Similarly, the word “emotional” has become a not-so-subtle way to discredit women’s arguments (and the arguments of certain types of men, for the targeting of loaded labels with gendered undertones is not only limited to women). And I ask: When did it become acceptable — indeed, cool — for anyone to aspire to not having emotions? To being someone unaffected by feelings?
There is a pattern in my life these days, and in the life of my feminist colleagues in fields from academia to foreign policy and beyond. It goes something like this: Someone publishes a list. Let’s call it “Top 10 foreign policy thinkers of all time” or “Top 10 foreign policy thinkers of 2015” or “Top 10 novels” or… You get the drift. Sometimes the list is an academic syllabus, sometimes it’s a conference panel of experts. Said list consists almost entirely of men and is almost always predominantly white (and the overlapping of those identities is rarely a coincidence in itself). A colleague points out the identity politics behind the list. The list creator apologizes and provides one of a number of explanations of why women were not included. One of the explanations is almost always “this was not a deliberate exclusion, we just did not know who the women in ____ <insert field> are.” The colleague (a position in which I have often found myself) then makes it a mission to compile Binders Full of Women. Binders Full of Women Novelists. Binders Full of Women Foreign Policy Experts. Binders Full of Women In National Security. Binders Full of Women You Did Not Know About.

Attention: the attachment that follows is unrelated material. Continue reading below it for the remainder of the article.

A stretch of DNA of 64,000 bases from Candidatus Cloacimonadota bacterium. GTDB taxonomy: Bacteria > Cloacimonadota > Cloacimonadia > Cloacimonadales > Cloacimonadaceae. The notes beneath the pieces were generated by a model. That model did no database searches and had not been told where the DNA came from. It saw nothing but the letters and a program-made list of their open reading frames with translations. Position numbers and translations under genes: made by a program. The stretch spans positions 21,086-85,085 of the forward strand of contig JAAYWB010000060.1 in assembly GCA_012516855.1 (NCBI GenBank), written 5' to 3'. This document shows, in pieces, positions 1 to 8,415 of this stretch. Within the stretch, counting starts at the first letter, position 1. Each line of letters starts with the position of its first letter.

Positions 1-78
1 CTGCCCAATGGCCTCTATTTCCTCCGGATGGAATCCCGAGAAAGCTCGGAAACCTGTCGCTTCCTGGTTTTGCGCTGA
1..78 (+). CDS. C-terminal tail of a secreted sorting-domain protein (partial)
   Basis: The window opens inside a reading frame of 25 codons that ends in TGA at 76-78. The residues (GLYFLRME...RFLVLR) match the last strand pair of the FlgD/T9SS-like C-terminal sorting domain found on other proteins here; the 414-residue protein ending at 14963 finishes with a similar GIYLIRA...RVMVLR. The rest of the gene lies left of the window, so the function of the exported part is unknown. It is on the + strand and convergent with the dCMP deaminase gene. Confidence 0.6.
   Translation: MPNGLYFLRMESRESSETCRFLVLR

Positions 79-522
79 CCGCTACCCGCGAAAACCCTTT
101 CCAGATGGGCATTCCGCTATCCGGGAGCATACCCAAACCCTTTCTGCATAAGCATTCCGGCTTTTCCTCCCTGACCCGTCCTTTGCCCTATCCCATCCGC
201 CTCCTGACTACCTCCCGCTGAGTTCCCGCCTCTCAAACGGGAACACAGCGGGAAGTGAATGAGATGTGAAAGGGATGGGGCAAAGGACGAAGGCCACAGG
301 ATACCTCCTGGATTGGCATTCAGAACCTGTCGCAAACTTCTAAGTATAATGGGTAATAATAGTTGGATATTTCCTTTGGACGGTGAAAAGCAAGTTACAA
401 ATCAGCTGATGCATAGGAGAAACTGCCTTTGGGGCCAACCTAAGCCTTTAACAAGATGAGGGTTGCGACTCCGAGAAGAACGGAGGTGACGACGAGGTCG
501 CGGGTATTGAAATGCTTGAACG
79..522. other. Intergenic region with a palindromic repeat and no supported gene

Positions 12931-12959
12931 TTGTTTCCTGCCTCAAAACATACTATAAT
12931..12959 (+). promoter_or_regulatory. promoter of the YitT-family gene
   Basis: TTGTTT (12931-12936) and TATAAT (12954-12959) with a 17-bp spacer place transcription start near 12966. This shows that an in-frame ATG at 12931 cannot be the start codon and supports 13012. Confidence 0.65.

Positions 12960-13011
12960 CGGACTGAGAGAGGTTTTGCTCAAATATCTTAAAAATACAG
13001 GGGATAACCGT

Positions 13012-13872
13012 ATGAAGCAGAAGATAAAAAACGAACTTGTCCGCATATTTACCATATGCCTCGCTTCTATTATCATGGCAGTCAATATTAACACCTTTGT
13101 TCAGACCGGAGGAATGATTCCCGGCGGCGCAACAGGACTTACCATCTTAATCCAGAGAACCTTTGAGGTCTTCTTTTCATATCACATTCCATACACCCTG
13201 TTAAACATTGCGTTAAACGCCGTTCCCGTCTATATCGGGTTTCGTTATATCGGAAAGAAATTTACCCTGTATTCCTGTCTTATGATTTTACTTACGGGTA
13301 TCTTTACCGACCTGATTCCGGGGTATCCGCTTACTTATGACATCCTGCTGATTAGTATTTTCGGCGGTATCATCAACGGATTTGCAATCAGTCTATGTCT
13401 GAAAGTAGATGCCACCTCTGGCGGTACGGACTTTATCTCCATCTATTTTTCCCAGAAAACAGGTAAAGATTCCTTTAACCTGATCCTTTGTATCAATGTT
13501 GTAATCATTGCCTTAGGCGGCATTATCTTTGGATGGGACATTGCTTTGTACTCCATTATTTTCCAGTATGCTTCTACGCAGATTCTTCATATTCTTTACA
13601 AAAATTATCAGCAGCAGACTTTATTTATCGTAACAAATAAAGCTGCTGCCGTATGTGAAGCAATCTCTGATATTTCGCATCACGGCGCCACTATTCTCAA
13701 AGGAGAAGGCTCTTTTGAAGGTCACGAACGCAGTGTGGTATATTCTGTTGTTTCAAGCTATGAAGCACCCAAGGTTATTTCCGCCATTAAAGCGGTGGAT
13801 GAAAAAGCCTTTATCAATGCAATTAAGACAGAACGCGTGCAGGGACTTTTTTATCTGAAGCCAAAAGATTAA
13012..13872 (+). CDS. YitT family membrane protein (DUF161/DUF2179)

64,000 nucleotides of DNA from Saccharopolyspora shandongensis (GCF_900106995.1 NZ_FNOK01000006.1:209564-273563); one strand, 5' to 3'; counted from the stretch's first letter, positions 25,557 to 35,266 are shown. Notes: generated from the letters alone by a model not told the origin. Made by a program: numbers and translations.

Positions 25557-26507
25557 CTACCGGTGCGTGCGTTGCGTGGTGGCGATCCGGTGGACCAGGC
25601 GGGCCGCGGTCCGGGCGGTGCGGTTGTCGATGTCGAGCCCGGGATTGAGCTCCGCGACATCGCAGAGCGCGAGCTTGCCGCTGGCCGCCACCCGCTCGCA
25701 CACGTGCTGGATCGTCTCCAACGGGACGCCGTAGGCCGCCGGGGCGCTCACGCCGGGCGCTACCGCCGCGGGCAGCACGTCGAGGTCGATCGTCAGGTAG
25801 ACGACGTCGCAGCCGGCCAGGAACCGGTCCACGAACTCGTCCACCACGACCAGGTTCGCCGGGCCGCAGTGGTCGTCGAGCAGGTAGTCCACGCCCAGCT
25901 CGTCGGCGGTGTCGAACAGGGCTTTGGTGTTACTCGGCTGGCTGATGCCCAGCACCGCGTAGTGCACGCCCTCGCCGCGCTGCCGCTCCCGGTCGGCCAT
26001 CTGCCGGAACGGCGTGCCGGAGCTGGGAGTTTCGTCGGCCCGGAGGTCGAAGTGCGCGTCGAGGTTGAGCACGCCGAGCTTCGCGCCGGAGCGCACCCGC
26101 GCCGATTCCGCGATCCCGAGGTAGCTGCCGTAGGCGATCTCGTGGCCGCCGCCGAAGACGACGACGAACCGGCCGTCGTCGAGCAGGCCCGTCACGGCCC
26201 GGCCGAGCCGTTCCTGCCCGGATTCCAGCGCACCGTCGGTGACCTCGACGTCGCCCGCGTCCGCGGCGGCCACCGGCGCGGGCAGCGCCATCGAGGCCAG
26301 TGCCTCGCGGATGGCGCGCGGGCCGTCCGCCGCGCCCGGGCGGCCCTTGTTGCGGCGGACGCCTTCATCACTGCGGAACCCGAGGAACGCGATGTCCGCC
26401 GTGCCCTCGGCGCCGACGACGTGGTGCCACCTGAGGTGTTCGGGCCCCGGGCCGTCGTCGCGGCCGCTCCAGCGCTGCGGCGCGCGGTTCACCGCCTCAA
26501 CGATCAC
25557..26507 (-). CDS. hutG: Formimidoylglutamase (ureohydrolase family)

As someone raised in the school of “if you’re not part of the solution, you’re part of the problem,” I fully support binder-making. I intend to continue to do it, and I fully embrace the mission of elevating women’s voices and visibility in fields from which they have been traditionally excluded or in which their work is less known. I also commit to demystifying the politics of this exclusion and invisibility for, as Cynthia Enloe said in my favorite talk of hers, “nobody is made marginalized by the ether.” But I also ask, from a non-cynical place: At what point is the binder-making another way of simply tasking the people who were already asking feminist questions with ‘fixing’ a decidedly unfeminist narrative? And at what point do we hold institutions and individuals accountable for nuancing this narrative themselves, instead of looking to their dutiful binder-makers to do it for them?